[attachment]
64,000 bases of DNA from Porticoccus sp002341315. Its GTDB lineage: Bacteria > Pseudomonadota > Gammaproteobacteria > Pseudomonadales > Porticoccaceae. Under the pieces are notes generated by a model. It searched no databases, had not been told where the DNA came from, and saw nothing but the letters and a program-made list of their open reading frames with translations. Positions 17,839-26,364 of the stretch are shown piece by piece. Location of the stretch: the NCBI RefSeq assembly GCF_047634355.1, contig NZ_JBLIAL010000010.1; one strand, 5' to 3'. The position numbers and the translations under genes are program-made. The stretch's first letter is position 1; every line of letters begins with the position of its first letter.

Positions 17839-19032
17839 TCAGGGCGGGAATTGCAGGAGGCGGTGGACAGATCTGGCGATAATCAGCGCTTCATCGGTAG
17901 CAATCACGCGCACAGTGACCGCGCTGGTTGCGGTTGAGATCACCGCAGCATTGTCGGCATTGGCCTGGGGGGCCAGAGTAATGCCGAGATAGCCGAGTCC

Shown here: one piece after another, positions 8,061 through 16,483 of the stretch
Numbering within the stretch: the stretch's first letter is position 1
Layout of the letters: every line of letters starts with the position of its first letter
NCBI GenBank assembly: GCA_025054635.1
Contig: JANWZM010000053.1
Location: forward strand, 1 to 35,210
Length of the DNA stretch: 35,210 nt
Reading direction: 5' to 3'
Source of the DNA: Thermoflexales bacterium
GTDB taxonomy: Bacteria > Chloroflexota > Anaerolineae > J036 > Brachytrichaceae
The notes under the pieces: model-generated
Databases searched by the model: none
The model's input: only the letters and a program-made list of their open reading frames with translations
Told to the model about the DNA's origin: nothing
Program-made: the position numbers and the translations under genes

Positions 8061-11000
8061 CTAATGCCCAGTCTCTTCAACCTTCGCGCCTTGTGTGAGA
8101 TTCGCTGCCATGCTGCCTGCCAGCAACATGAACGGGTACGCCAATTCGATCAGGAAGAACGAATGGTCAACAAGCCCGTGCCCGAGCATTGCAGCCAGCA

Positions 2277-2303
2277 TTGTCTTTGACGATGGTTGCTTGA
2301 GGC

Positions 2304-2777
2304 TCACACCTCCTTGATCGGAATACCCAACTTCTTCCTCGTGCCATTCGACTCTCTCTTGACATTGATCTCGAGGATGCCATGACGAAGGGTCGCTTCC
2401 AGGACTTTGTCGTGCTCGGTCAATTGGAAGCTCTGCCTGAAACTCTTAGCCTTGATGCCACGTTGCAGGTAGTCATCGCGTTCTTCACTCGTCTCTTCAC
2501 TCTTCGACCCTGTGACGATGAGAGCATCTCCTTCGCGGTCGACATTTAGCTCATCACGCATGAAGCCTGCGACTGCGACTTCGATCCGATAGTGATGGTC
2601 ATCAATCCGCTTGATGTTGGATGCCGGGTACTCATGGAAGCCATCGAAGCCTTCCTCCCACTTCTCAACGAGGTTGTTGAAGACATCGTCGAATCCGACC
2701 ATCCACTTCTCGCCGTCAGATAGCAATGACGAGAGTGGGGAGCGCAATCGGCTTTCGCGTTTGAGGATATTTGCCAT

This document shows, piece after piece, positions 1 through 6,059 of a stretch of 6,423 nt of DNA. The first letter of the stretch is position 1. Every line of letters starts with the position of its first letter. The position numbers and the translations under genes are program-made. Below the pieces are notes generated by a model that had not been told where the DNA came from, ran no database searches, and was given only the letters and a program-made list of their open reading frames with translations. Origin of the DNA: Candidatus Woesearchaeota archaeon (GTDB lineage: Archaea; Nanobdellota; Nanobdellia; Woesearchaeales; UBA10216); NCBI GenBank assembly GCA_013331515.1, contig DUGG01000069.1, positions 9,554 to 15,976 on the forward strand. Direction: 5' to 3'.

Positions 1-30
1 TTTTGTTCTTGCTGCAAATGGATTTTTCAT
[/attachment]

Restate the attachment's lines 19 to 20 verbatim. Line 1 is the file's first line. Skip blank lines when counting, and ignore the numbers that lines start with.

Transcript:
Program-made: the position numbers and the translations under genes

Positions 8061-11000